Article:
New discoveries help Planetarium design comet model

October 26, 1985

ASTRONOMERS LOVE TO DESCRIBE nature in terms of numbers and mathematical formulae. At the planetarium, we look at all of this and say, “Yes, that is all very interesting, but what does it look like?” A planetarium has to be able to show it. The question is simple, but it can produce some interesting results.

Because it is small and well concealed inside the atmosphere, or coma, of the comet, the nucleus of Comet Halley has been the invisible author of the great celestial show that we see every 75 years.

When it returns

In the new planetarium program, The Comet Adventure, producer Bill Peters wanted the show to illustrate what it might be like as the first humans land on the icy heart of Comet Halley, when it next returns in the year 2061. Artist Ed Barker had to find the answer to “what does it look like?” Everyone imagined that, because the comet is icy, the surface of the comet would present a miniature Arctic scene.

The first clue that this concept might be misleading came from some of the new research that was done on Comet Halley early this year. Astronomers made a series of infrared measurements with the three-meter NASA infrared telescope facility, and the 2.2-meter University of Hawaii telescope on Mauna Kea, in Hawaii. Surprisingly, they were able to announce the approximate color of the comet’s nucleus.

At the beginning of 1985, the comet was close enough to the sun that its heat was starting to evaporate some of the surface ices to produce the coma. There was a short period between the time when the nucleus was close enough, and bright enough to observe, and the point when the nucleus vanished inside the growing coma.

The astronomers measured light from the nucleus through filters at different wave-lengths, and were able to deduce that they were looking at a very dark reddish object. The astronomers said “No comet observed by us has a color consistent with clean ice.” This was exciting new information.

For dramatic reasons, we wanted the surface of the comet to be an active place. The next piece of startling evidence was collected during the 1910 passage of Comet Halley, although the researchers at the time did not know what they had found.


In Arizona, planetary astronomer Stephen Larson has been re-working 1910 photographs of Halley using a computer to enhance some of the features. As a result, Larson has been able to derive the speed of rotation of the Comet, as well as the orientation of its spin axis.

For our show, we discovered the surface of comets could be very dynamic. Warmed by the sun, the gases do not simply evaporate from the surface of the comet like snow on a sunny day. Larson’s pictures show violent jets of material being spewed into space.

Bill Peters and Ed Barker work on planetarium comet model special FX

Recent discoveries aid Planetarium staff in making comet model

Barker decided to illustrate the changes that take place on the surface on the comet by building a model of the surface. We use full-circle photography of the model to put the audience right in the scene.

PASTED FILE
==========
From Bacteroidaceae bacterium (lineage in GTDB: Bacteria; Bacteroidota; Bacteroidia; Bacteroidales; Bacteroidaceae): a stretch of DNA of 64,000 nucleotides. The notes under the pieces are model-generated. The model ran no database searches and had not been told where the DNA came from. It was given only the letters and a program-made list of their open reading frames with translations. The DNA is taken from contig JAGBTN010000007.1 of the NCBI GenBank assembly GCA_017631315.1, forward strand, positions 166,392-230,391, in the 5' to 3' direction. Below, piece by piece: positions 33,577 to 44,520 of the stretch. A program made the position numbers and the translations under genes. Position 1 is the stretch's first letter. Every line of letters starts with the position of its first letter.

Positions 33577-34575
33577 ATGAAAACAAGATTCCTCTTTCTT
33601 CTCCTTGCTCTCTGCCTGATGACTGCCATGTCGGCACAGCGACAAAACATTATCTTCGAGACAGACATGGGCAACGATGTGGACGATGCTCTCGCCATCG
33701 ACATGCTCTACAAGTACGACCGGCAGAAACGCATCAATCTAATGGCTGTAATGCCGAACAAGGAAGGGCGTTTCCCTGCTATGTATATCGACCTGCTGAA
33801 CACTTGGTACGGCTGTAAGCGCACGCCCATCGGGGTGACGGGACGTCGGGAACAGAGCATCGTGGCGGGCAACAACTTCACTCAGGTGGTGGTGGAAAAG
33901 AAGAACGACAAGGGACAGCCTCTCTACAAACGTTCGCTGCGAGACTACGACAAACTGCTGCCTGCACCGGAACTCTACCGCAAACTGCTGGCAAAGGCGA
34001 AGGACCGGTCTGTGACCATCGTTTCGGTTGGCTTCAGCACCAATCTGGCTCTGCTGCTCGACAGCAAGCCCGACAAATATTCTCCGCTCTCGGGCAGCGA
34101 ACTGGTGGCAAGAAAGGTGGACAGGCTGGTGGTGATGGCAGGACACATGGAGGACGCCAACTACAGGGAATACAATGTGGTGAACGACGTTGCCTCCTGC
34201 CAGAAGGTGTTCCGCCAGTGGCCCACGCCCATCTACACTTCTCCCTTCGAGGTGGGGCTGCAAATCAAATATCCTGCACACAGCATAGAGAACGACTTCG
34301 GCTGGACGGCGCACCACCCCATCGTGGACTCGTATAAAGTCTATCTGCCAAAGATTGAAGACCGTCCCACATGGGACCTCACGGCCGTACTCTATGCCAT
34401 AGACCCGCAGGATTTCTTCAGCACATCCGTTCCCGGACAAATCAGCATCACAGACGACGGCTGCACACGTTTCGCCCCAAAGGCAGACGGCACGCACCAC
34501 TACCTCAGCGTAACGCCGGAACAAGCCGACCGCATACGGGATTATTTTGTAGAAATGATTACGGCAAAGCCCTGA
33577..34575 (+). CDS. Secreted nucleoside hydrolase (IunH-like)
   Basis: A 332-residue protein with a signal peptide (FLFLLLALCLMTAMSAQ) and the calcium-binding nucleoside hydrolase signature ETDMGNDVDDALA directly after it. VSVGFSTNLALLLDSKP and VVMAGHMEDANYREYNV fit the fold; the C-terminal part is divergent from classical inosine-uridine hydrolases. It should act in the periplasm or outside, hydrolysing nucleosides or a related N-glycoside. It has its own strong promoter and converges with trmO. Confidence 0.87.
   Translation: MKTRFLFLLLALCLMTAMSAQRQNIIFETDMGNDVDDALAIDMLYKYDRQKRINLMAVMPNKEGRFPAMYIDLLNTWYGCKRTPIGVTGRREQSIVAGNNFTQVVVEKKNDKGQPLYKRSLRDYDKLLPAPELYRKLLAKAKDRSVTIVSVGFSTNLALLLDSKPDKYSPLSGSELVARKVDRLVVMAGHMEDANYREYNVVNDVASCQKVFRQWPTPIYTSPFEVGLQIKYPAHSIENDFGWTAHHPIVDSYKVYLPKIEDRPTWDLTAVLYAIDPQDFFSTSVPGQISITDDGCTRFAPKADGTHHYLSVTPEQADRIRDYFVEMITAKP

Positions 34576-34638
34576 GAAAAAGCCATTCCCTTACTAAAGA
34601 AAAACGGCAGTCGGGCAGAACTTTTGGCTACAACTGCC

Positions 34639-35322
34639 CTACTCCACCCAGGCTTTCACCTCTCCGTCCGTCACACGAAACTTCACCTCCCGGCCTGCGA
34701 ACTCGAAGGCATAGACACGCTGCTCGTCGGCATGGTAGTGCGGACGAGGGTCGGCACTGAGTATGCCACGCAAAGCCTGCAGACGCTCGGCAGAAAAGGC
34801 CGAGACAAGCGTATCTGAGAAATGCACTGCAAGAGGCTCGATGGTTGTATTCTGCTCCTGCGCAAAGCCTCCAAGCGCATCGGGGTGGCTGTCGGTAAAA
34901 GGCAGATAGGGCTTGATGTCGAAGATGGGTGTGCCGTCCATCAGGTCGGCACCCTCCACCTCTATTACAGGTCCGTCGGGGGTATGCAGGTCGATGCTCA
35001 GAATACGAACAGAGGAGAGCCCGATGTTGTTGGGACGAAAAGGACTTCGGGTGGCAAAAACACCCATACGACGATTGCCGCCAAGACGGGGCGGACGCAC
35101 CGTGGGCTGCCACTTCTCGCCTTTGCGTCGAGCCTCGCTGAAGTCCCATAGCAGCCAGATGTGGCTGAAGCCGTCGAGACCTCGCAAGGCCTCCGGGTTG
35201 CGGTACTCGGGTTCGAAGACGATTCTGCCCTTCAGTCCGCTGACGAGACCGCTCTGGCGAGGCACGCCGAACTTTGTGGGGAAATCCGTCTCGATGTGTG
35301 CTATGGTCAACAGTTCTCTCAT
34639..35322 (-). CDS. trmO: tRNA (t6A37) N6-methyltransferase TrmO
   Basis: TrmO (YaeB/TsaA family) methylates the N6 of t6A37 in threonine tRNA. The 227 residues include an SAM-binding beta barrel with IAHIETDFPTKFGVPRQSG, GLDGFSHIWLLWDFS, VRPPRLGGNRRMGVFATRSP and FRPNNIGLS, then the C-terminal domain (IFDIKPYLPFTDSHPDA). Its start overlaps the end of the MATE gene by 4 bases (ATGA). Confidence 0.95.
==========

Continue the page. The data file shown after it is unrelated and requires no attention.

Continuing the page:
He began with Styrofoam on a doughnut-shaped table that was 5-1/2 feet in diameter. It had a two-foot hole in the centre for the camera. For days Baker worked with a hot-wire Styrofoam knife to sculpt the fantastic surface of the comet as it was when it was as far from the sun as planet Jupiter. This is the point when the sun is just beginning to transform the sleeping comet from the little ice world that has remained unchanged since it headed out of the solar system in 1986, to the fuming giant that will shine in earthly skies In 2061.

Acrid smell

When the acrid smell of burning plastic faded, Barker was spraying, dabbing, and brushing the surface with a palette of colors, especially reds. Carborundum and barnsite (grit) were worked into the surface for texture. And finally, he added a dusting of stucco sparkle to provide reflections from the comet’s crystals.

The Fred Whipple, a comet-lander spacecraft, was added to the scene and photographed. Immediately, Barker attacked the surface of the comet with the hot-wire knife, lopping off icy spires, and opening up fissures where special-effects projectors will allow great jets of gasses to vent into space. This is the comet at its closest approach to the sun. Four scenes use this model. When we last see it, there is a light frosting of ice crystals caused by some of the coma freezing to the surface of the comet as it begins another 75 year Journey away from the sun.

At the planetarium, we will be interested in all of the new information that will be discovered about Comet Halley in the coming year. We particularly will be intrigued to see if there is anything that will indicate how accurate we are with our images of the comet’s nucleus.

In 1985 Robert Ballantyne was director of the Manitoba Planetarium. His weekly column in the Winnipeg Free Press, called Sky Watch, focused on the return of Comet Halley.

© 1985 Robert Ballantyne and The Winnipeg Free Press

Sky Watch - Robert Ballantyne | Winnipeg Free Press


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